‘Too conciliatory’: Joy Reid’s worried Biden will make way for ‘a smart version of Trump’ in 2024

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Though it’s been four long years since President Donald Trump was elected president, it seems left-wing media figures like MSNBC’s Joy Reid still haven’t figured out how and why he managed to secure such an unexpected, earth-shattering victory over the establishment.

On Tuesday, the far-left host and her guests complained that Democrat presidential nominee Joe Biden is being too “conciliatory” with the right.

To Reid and those like her, it’d be better if Biden would just steamroll over conservatives just as former President Barack Hussein Obama had done years earlier.

Never mind that demonizing, denigrating, and ignoring the interests of conservatives is one of the factors that led to Trump’s catapulting to power in the 2016 race.

Listen to their remarks below:

“Does it worry you at all that Biden might be too conciliatory in who he brings in?” the clip above began with Reid, the host of MSNBC’s “The ReidOut,” asking.

Instead of nominating far-left radicals to his potential Cabinet, Biden has opted for more establishment, perhaps even “centrist” (depending on your definition of centrism, of course) nominees who wouldn’t be as apt to pursue a radical agenda.

Reid’s first guest, Melody Barnes of the University of Virginia, defended Biden’s choices, saying he’s seeking to “foster a diversity of opinions” and arguing that “he’s going to make the decision that he thinks is the best set of decisions for the country.”

But Reid’s other guest, far-left Morgan State University professor Jason Johnson, disagreed.

It’s not clear why Johnson was even allowed on the program. given as he’d been suspended earlier this year for smearing then-Democrat presidential candidate Bernie Sanders’ supporters as “racist white liberals” and “misfit black girls.”

“This is the greatest concern I had about Joe Biden even though I always thought he was a candidate most likely to win among all the Democrats,” he moaned.

He’s too conciliatory. … Joe Biden needs to recognize that he has four years to make the case that obnoxious, aggressive, white nationalist Trumpism isn’t effective, that he can rally the country around strong difficult principles again. That means picking people who may sometimes buck the trend.”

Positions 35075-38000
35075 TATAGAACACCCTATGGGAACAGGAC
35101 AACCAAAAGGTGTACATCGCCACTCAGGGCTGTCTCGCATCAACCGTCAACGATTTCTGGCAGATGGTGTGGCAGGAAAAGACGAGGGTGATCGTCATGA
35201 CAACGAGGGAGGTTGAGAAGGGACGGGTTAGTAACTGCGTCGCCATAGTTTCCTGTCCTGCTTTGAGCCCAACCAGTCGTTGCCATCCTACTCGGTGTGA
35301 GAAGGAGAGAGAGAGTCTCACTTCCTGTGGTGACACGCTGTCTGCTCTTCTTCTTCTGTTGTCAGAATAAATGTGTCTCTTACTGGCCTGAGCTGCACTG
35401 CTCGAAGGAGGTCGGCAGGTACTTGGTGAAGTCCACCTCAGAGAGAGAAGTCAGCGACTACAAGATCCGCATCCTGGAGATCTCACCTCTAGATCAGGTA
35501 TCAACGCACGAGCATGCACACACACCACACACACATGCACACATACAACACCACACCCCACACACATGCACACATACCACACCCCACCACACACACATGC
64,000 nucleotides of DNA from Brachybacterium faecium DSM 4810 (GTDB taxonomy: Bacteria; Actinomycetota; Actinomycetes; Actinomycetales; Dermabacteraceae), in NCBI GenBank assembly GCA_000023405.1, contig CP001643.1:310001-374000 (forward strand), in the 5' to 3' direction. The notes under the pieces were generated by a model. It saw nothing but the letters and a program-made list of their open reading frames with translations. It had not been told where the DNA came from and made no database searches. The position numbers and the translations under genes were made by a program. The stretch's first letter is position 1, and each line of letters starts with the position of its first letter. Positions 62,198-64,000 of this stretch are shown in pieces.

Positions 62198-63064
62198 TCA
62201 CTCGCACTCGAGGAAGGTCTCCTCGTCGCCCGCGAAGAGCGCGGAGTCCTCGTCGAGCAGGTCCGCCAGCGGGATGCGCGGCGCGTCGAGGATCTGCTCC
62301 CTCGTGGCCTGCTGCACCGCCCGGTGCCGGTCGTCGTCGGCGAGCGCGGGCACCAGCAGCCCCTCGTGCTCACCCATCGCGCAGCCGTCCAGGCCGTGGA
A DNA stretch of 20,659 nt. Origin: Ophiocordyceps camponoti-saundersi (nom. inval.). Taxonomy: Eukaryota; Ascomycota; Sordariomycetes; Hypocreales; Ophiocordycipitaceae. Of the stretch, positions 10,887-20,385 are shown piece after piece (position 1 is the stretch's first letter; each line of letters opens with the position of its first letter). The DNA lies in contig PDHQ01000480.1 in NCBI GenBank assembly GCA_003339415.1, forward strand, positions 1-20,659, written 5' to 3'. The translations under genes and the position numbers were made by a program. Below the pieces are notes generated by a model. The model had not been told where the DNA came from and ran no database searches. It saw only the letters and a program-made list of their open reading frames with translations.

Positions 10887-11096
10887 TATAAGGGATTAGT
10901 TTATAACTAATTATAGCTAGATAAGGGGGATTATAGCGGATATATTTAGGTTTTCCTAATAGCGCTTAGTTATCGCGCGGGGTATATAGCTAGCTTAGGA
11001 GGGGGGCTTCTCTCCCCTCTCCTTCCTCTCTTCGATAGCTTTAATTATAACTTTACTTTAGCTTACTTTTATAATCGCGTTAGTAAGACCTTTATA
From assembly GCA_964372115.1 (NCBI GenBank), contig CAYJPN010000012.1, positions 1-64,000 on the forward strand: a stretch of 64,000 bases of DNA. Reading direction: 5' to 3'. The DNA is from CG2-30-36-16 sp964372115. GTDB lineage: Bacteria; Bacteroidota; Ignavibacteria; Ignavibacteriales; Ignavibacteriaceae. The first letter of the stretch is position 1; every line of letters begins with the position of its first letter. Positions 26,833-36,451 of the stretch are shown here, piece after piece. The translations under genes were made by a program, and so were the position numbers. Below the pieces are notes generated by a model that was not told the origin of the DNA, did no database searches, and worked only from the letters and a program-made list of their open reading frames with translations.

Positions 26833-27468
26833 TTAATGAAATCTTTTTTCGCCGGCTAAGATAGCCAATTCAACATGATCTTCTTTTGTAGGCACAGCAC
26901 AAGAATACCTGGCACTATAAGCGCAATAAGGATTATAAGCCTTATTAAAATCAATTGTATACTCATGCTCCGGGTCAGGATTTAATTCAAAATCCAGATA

And there it was. Despite the president winning more minority votes than any Republican candidate in 60 years, Johnson felt compelled to repeat the canard that the president’s support — and really all Republicanism — is rooted in racism.

“What I want to see is who he picks on a domestic level, who he takes for secretary of labor, who he takes for interior, who he ends up putting in for attorney general,” Johnson continued.

“Because the domestic changes that will support American life and protect children who are coming over here as refugees across the border, that will be what really determines if Joe Biden ran on changing the soul of America or trying to take us to some fictitious heyday of the Obama days that weren’t great to begin with.”

Reid agreed, adding that she fears a “conciliatory” approach could lead to another Trump — a stronger, “smarter” one …

“Biden can come in and try to be FDR and say, ‘I’m going to make big change because big change is required in this moment.’ He could be LBJ and say, ‘Dammit, I know I’m a Southerner, but this can’t last. We have to make dramatic change.’ Or he can try to come in and be a conciliator and just try to hold the line, be more of a Carter and say, ‘I just want everyone to get along. And let’s try to do smaller things that are nice but don’t really change anything,'” she said.

That feels to me — I think I’m with Jason on this — I feel like it sets up 2024 to be a referendum on nothing happened, nothing changed in my life, so give me another rule breaker. And then we could get somebody, a smart version of Trump. And that’s what scares me most.”

While it’s true Trump won in part because voters wanted a change, it’s equally true that he won because a large number of Americans — not all of them Republican — grew fed up with the Democrats’ radicalism, from their increasing attacks on Christianity to their embrace of radical-identity politics and political correctness.

They also grew exasperated with Obama’s willingness to flout constitutional law to push forth with his radical agenda:

The fact is Obama was and remains a radical. The only reason his radicalism didn’t reach full fruition was because the public quickly cut off his levers of power by handing first the House and then the Senate, back to the GOP.

Biden is within his rights to follow Reid’s advice and pursue the same strategy of demonizing his opponents and promoting radical policies. And if Democrats retake the Senate in January, he’d certainly have the impetus for it.

But if Reid genuinely believes that Biden pursuing a radical agenda just like his predecessor will somehow stop Trump or someone like him from returning to power, she’s most likely mistaken.


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Vivek Saxena


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